Romano Artioli was always destined to play his part in the automotive industry. Even as a child a book about simply obtaining a driving license proved to capture his imagination so strongly that he would read it repeatedly from cover to cover. He studied mechanical engineering and went on to repair cars, before eventually setting up an automotive retail and import business. By the mid-1980s, this business became so successful that Romano was able to begin discussions with the French government about buying the Bugatti brand. In 1987, his dream became a reality.
Just as it remains the beating heart of Bugatti today, Romano recognized the importance of Molsheim as a symbolic home of the brand. But he also quickly realized that the engineers and designers he needed to create something incomparable were no longer in the area. The rebirth of Bugatti must be marked by a car that remains true to the very ethos of the company’s founder: “If comparable, it is no longer Bugatti.” Romano therefore needed the most brilliant engineers, the leading technical minds, the best facilities and the most visionary designers – many of which he could find in Modena, Italy.
In the years that followed from the late 1980s, the world’s most modern car production plant was built with intensive planning on a site covering 240,000 square meters in the vicinity of Ferrari, Maserati, De Tomaso and Lamborghini. The base incorporated an administrative building, design studio, engine and test development area, production halls, test track, a stylish canteen and an exhibition space.
The facilities themselves were very impressive, but Romano knew that the sense of family and community had always been crucial to the success of Bugatti. He established a close-knit team of people, led by some of the greatest engineers and designers of their generation. It was a team that he couldn’t have pulled together in Molsheim, but he wanted to replicate the enormous sense of pride and community that Ettore Bugatti had established as ‘Le Patron’ in France.
From the brilliant minds of Nicola Materazzi, Marcello Gandini, Giampaolo Benedini and – of course – Romano Artioli came the EB110, the best and fastest super sports car in the world. The EB110 featured the first series-produced carbon chassis, all-wheel drive, four turbochargers, and a 3.5-liter V12 engine with five valves per cylinder and a power output of 560 PS. It was, quite simply, unlike anything else on the road.
Revealed on Ettore Bugatti’s 110th birthday, it was an instant revelation. In fact, the design was so forward-looking that at first some commentators were unsure of the EB110’s treatment and proportions. But the EB110 would go on to achieve recognition from both the design world as well as throughout the global automotive industry.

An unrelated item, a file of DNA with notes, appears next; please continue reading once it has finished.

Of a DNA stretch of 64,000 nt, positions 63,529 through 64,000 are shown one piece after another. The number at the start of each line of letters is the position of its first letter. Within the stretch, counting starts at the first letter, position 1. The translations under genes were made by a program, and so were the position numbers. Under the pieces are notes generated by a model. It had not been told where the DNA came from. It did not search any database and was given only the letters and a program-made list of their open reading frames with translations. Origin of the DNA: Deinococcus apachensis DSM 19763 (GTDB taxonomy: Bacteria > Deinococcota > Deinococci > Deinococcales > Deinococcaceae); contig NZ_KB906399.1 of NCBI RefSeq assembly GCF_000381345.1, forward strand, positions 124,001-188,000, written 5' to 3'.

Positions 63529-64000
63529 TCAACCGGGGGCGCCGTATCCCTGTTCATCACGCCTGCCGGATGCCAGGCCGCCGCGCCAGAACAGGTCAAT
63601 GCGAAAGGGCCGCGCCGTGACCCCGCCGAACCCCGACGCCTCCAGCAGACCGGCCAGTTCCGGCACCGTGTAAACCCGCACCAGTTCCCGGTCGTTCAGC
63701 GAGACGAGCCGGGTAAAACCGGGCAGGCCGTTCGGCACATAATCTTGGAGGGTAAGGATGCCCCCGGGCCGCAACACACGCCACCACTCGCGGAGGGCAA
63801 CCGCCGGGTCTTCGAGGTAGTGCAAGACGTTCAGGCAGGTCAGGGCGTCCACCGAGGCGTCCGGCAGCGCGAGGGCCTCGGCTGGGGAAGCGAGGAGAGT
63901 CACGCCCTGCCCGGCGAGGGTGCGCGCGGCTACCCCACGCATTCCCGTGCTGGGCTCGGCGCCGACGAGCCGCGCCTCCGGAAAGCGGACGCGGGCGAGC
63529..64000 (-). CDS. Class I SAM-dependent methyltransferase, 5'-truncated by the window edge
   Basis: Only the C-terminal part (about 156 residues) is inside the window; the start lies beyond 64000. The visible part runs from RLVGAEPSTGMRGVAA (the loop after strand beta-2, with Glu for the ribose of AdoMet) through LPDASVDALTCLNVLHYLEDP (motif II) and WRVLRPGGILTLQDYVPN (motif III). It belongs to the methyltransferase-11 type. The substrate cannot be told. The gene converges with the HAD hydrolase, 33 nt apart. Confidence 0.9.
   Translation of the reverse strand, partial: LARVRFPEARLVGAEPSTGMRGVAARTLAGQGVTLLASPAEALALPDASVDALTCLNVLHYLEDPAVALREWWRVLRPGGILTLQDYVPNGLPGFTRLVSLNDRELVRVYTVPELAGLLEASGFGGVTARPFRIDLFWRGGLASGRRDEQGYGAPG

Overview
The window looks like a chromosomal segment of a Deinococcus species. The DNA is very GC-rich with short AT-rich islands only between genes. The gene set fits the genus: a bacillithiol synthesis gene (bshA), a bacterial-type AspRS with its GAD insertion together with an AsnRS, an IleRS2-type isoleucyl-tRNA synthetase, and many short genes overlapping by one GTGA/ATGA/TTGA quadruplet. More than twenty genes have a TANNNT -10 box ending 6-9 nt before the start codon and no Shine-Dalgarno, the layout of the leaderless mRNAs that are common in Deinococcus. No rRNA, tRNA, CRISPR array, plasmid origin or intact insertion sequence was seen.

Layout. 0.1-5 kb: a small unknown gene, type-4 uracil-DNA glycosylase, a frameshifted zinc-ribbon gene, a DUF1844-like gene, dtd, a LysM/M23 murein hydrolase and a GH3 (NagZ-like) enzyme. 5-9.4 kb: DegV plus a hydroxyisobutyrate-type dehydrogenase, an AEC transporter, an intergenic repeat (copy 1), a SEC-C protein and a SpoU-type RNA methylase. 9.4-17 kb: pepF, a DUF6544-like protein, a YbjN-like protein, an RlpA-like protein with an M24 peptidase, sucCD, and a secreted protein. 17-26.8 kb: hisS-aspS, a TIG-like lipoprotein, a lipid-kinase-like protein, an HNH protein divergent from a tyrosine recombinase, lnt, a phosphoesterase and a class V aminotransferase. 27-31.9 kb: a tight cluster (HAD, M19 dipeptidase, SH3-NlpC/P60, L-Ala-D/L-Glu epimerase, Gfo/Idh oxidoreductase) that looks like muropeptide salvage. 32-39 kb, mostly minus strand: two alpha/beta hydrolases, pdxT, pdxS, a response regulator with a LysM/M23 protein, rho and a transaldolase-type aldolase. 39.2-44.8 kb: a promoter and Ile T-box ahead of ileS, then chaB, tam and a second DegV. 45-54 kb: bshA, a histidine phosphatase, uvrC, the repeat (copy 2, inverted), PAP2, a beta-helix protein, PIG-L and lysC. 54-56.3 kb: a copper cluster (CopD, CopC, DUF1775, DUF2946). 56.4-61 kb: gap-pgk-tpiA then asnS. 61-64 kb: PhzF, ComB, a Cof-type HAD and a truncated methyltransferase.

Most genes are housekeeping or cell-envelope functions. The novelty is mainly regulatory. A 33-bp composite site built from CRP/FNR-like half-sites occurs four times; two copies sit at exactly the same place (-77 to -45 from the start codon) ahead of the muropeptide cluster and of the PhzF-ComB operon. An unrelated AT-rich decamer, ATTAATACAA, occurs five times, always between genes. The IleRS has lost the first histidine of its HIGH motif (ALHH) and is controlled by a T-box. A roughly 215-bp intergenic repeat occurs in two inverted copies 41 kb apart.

“Romano Artioli loves the Bugatti brand, but more than that he understands it intimately. When he bought Bugatti, he knew that simply building a car that copied the rest of the industry was not truly in the spirit of the founder. While everyone else was creating racing cars for the road, his idea was to pursue the creation of the ultimate GT. And to do it with technologies never before seen in a road car and with a timelessly elegant design. It was, in every sense, a true Bugatti,” said Achim Anscheidt, Bugatti Design Director.
As a result, the EB110 immediately appealed to aficionados no matter what their background. The car was an automotive icon. It became the dream of young children that dared to hope and the desire of connoisseurs that wished to be part of the new Bugatti legacy. Perhaps the EB110’s biggest fan at the time was Michael Schumacher, who purchased his yellow EB110 SS in 1994.
Yet despite it being heralded as a true futuristic automotive creation, Romano’s wonder achievement couldn’t compete with the upcoming severe global economic downturn. Despite its many fans and its undoubted greatness, like so many other things at the time, the EB110 was impacted heavily by a sharp and painful rescission. On September 23 in 1995, Romano filed for bankruptcy.
The EB110 later served as the inspiration for an entirely new limited-edition coachbuilt Bugatti: the Centodieci1. Revealed in 2019, the design team reimagined this iconic moment in Bugatti history for the modern era; Romano, the marque’s second ‘Patron’, not only masterminded the rebirth of the Bugatti brand but also envisioned the first hyper car in the world: the EB110. Just ten examples of this EB110-inspired and highly exclusive Bugatti Centodieci have been hand-built in the Molsheim Atelier, with the final example due to be shortly delivered to its owner.
That sense of family and community that Romano had so carefully integrated into his company has never faded. During the research phase for the Bugatti Centodieci, a visual homage to the EB110, the Bugatti team spoke to a number of the original creators of the car, many of whom recalled their experiences with tears in their eyes. In the ‘Fabbrica Blu’, to this day, tools remain on workbenches and calendars hang on walls; the thought that people would be leaving this place for the very last time had not even occurred to them, such was the belief in the company and the vision.
“We at Bugatti today have much to thank Romano for. He is such a warm-hearted man with a great passion for our brand. Out of his generosity in reviving Bugatti in the ‘80s and defining a vision for it in the modern day, he laid the foundations for the creation of Veyron and the character of Bugatti today,” continued Achim Anscheidt, Bugatti Design Director.
Today the enduring greatness of Romano Artioli’s EB110 is clear to see. All over the world, his brainchild remains highly collectible and desirable, consistently establishing record prices at the world’s most prestigious auctions. At the Gooding & Company Auction in Pebble Beach an EB110 Super Sport was sold for a record price of $3.16m.